Job Prospects... At a glance
The chances of getting work as a performing artist are limited because the performing arts industry in New Zealand is small and competition for roles is high. The size of the industry also makes it difficult to sustain a career as a full-time performing artist. Many supplement their income with other jobs.
Actors entertain people by acting out a role using body movement and speech. They may act live in the theatre or act in recorded television shows, advertisements or movies.
Entertainers entertain people by singing, dancing, playing musical instruments performing other entertaining acts. They may perform live in concerts, shows or circuses, or record their performances to be sold later.
There are no specific entry requirements to become a performing artist. However, there are a number of workshops, courses and qualifications that can help develop your skills. These include acting, singing or movement workshops, lessons in playing instruments, and certificate, diploma or degree programmes in performing arts.
Amateur acting experience, such as in school productions or amateur theatre, is also very useful. Many communities have Repertory or Little Theatre societies.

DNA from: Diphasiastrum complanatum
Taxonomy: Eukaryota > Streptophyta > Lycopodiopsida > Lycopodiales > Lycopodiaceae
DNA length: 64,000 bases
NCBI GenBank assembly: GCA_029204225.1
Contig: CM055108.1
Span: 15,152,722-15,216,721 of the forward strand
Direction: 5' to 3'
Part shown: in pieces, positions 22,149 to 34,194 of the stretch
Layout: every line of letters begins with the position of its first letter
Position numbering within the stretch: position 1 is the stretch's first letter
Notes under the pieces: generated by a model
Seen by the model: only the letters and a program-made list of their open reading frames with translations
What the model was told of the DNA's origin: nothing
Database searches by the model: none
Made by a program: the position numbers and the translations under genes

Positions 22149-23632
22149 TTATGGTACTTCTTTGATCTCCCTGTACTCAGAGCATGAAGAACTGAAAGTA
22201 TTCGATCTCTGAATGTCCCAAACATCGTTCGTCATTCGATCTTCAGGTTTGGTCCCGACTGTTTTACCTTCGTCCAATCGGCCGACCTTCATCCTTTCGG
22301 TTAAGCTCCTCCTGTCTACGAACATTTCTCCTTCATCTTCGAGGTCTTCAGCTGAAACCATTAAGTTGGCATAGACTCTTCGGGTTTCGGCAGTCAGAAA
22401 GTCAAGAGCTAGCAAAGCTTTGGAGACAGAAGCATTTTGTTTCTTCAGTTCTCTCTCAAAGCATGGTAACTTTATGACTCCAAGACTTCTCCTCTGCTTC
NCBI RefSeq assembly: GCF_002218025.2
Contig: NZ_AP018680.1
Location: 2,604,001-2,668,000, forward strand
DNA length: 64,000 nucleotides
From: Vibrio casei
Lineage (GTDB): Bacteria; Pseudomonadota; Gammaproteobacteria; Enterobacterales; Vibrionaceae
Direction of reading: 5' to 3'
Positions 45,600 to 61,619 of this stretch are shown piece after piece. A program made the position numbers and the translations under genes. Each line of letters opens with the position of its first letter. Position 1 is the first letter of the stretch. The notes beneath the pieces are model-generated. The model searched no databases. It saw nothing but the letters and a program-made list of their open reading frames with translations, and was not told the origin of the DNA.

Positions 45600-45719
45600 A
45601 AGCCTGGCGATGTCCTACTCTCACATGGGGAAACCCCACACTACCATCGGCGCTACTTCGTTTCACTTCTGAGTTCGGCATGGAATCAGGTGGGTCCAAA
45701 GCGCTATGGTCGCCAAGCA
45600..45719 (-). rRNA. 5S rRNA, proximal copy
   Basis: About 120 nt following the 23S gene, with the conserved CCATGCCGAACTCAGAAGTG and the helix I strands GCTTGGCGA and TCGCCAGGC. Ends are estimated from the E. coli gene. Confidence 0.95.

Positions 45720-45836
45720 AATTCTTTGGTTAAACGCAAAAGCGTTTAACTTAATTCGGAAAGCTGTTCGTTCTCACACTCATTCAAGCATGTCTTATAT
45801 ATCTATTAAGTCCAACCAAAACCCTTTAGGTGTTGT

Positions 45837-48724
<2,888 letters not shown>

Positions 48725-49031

Although there are shorter courses in performing arts and drama and theatre studies, the bachelor’s degree is popular.
Aspiring musicians can do a Bachelor of Music. This is especially useful for classical musicians. There are also other certificates and diplomas available for musicians.
|Bachelor in Drama & Theatre or Performing Arts|
|$19,300 over three years|
Average fees in 2015/16 for a domestic student. Costs vary between institutions. Further costs can include student levies, administrative fees, materials, textbooks and accommodation.
Rents vary from place to place. Estimated market rents by region, city and suburb are available on the MBIE Tenancy Services website.
The StudyLink website provides general budget advice for students, and the Sorted website provides help with detailed budget planning.
The specialist provider of performing arts qualifications in New Zealand is Toi Whakaari – the New Zealand Drama School. Unitec, the National Academy of Singing and Dramatic Art, South Seas, and The Actors Programme all provide training for acting and ether performing arts. You can also study performing arts, music, or drama and theatre at various universities, wānanga and polytechnics throughout the country. Careers New Zealand’s website has a searchable database of NZQA-registered courses.
South Seas: www.southseas.co.nz
The Actors Program: www.theactorsprogram.co.nz
Toi Whakaari (New Zealand Drama School): www.toiwhakaari.ac.nz
Careers NZ, Education and training: www.careers.govt.nz/education-and-training
The number of students completing a bachelor’s degree in performing arts has been between 600 and 800 in recent years. Drama qualifications at other levels are also available.
Qualification completions chart
Source: Ministry of Education
Equity New Zealand represents performers in contracts, disputes, training and other professional issues.
Equity New Zealand: actorsequity.org.nz